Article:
Moving between characters, Strauss veers from heavy satire to social commentary to earnest realism, following plot lines that sometimes splinter into dead ends. He also slips into the minds of everyone from the infant Zack to an evangelist serving newly freed inmates. And while the narrative still manages to be engaging, Strauss’s habit of swinging from theme to theme — prejudice, marital dynamics, the willful naïveté of entitled suburbanites, the nature of parenthood, the limits of American meritocracy — can produce a dizzying effect, adding too many complications to an already complicated plot.

Allow me to collect myself a moment and to try to remember a novel, written in plain English, that had a "dizzying effect." Dizzying reviews such as this one make it difficult to say.

Microcosm: E Coli and the New Science of Life, by Carl Zimmer. Peter Dizikes writes, somewhat madly, "If you msut limit yourself to only one title on bacteria this year, Microcosm is a good pick." He goes on to say that this book raises intriguing problems about the definition of such terms as "human being."

Genetic engineering and new forms of biomedicine could therefore engender a worthy civic dialogue or aggravate old political fractures. Or biotechnology may simply roll on. In any case, Zimmer adroitly links the common heritage we share with E. coli and the emerging horizons of science: “Through E. coli we can see the history of life, and we can see its future as well.”

The Downhill Lie: A Hacker's Return to a Ruinous Sport, by Carl Hiaasen; The Mysterious Montague: A True Tale of Hollywood, Golf, and Armed Robbery, by Leigh Montville; and The Franchise Babe, by Dan Jenkins. Regular readers may swoon to see three golf books among the Okays, and I must say that I'd be happier if Holly Brubach's roundup were positioned as back-page Essay. Mr Hiaasen's book looks to be about as humanistic an appraisal of golf as anyone is likely to write, while Mr Montville's book, despite not getting high marks from the reviewer, appears to be an unusually pungent slice of Americana. Mr Jenkins's novel, of course, would ordinarily belong among the Noes (see The Spies of Warsaw, below), but its presence contributes to the richness of the context, which is epitomized by this passage.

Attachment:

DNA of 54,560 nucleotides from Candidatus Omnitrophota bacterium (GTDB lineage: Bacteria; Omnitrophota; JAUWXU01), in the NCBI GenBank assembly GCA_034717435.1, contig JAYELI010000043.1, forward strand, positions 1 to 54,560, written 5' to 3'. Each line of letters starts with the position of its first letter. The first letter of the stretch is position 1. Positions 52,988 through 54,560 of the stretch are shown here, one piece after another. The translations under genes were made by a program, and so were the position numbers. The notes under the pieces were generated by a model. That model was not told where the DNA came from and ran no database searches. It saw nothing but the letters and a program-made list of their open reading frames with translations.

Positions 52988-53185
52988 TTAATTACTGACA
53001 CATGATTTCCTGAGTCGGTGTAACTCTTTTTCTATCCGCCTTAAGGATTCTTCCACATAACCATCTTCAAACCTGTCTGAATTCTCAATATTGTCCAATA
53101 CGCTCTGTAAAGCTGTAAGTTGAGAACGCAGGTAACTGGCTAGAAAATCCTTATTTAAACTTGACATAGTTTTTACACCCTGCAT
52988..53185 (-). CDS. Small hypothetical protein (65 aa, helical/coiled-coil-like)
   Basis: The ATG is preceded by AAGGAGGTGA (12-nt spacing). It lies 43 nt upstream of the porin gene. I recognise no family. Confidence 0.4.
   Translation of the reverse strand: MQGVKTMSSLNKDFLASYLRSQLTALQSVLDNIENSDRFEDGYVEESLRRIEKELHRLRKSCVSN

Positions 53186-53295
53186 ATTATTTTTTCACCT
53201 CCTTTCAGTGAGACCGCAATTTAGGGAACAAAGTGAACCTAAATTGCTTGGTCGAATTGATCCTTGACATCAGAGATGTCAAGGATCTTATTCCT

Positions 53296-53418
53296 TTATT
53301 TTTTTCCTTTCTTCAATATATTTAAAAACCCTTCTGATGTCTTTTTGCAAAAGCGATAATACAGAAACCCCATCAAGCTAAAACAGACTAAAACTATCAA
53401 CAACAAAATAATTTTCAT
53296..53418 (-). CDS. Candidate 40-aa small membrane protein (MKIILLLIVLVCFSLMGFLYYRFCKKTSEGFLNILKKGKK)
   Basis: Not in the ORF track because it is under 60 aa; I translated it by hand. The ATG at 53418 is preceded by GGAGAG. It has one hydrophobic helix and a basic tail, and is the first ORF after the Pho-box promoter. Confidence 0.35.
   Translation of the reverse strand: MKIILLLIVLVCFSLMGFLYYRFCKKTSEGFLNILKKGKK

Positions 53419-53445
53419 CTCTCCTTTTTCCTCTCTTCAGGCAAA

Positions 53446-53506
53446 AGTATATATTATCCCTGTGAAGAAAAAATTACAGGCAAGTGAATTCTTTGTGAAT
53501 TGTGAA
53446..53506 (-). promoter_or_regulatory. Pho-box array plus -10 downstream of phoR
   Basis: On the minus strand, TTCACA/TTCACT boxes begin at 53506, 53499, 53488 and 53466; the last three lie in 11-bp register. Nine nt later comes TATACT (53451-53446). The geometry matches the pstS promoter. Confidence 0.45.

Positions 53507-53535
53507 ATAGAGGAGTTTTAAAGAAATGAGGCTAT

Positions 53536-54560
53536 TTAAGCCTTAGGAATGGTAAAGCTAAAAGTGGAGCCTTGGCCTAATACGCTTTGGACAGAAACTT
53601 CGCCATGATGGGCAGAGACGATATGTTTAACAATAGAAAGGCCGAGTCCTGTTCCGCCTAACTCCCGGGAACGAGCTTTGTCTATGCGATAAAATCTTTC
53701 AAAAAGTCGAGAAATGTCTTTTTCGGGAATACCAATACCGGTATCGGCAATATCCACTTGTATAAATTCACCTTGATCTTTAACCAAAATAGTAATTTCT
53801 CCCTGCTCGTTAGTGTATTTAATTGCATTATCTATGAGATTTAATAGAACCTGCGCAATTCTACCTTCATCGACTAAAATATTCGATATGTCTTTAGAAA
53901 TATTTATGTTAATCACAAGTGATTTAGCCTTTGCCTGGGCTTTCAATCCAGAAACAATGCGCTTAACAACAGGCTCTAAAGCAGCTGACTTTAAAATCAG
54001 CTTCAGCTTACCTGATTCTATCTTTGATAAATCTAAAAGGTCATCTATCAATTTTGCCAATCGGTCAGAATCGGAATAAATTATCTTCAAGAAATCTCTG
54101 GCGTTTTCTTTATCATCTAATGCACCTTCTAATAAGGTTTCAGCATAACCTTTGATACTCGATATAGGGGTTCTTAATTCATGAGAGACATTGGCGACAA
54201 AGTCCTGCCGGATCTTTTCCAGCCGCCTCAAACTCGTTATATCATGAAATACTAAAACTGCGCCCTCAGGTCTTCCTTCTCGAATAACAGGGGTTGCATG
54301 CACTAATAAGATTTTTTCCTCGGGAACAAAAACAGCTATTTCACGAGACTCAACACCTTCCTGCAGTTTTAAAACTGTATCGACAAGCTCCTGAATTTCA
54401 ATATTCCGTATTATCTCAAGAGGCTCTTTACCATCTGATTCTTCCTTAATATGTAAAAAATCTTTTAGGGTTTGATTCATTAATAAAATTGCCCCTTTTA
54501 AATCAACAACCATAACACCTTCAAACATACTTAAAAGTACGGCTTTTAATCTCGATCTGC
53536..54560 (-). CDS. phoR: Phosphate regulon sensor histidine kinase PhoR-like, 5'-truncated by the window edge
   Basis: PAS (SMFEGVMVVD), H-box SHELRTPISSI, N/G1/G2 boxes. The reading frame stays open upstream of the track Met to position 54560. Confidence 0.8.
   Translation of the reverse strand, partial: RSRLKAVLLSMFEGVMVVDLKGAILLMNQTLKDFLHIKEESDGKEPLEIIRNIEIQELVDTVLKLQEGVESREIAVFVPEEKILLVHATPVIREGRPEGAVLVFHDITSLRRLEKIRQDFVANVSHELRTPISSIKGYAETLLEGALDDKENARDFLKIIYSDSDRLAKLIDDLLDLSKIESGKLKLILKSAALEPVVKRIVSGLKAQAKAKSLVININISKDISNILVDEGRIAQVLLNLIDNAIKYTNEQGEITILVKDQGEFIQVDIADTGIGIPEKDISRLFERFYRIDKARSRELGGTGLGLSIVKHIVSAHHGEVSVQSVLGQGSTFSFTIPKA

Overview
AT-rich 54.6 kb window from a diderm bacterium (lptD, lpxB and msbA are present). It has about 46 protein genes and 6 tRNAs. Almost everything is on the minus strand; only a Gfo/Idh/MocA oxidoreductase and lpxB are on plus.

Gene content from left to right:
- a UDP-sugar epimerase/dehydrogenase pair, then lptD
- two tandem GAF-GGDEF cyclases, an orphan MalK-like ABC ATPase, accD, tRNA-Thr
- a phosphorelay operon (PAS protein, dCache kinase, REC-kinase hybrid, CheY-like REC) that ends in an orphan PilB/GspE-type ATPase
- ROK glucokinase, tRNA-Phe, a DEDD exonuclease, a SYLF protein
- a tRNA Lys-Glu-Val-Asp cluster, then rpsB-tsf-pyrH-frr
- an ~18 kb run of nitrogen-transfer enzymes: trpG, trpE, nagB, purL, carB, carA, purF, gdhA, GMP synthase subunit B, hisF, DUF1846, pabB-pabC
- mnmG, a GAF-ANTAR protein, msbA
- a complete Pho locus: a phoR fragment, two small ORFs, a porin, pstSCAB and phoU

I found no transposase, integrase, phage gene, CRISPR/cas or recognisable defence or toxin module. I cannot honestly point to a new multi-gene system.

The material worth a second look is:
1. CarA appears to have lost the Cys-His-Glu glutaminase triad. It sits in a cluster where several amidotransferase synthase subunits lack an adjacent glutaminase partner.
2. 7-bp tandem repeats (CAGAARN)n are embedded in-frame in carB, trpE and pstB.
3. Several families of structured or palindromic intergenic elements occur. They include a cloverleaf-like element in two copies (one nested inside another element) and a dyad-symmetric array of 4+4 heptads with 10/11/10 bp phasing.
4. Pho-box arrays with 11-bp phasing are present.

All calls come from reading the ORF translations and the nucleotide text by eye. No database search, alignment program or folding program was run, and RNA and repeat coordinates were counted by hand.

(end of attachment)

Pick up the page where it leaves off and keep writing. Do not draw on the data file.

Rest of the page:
While the journal format doesn’t allow Hiaasen much occasion to exercise his flawless ear for dialogue, it does give us a chance to hear the voice in his own head. His preoccupations emerge as themes here: a midlife awareness of the physical decay that aging brings, a stubborn resolve to prove himself the exception, memories of his father, hope in his son.

Apples and Oranges: My Brother and Me, Lost and Found, by Marie Brenner. "If Marie Brenner and her brother Carl can learn to love each other," writes James Panero, "there might be hope for our divided America after all."

“Is anything in life an accident?” Marie asks. They both came from the same secular Jewish household, heirs to a chain of Texas discount stores called Solo Serve. So how could she become a liberal journalist in New York while her brother turned out to be a Bush-loving, Wagner-listening, evangelical “right-wing nut” growing apples on the other coast?

Marie Brenner brings the same journalistic arsenal to this question that she would normally reserve for an investigation of Big Tobacco. When her brother gets sick, research becomes her coping mechanism. “I am treating my brother as if he is a source,” she writes, “someone I have been assigned to interview.”


It is difficult to tell whether these books are actually as indifferent or pointless as the reviews suggest.

Grand New Party: How Republicans Can Win the Working Class and Save the American Dream, by Ross Douthat and Reihan Salam. This book would have benefited from a more sympathetic review. The following is not very helpful:

When it comes to remedies, the authors dutifully come up with a stream of proposals big and small to address the issues in a way that is supposed to contrast with the combination of leftist populism and centrist neoliberalism that is the alternative. But the result is a mix of compassionate conservatism and ersatz centrist neoliberalism.

White Protestant Nation: The Rise of the American Conservative Movement, by Allan J Lichtman. Ditto. This book, too, would have benefited from sympathetic coverage. Or, should I say, the readers of the Book Review would have benefited. David Frum finds Mr Lichtman's thesis to be wrong-headed at best. Mr Frum goes on to complain, in language that might be brought to bear on his own review: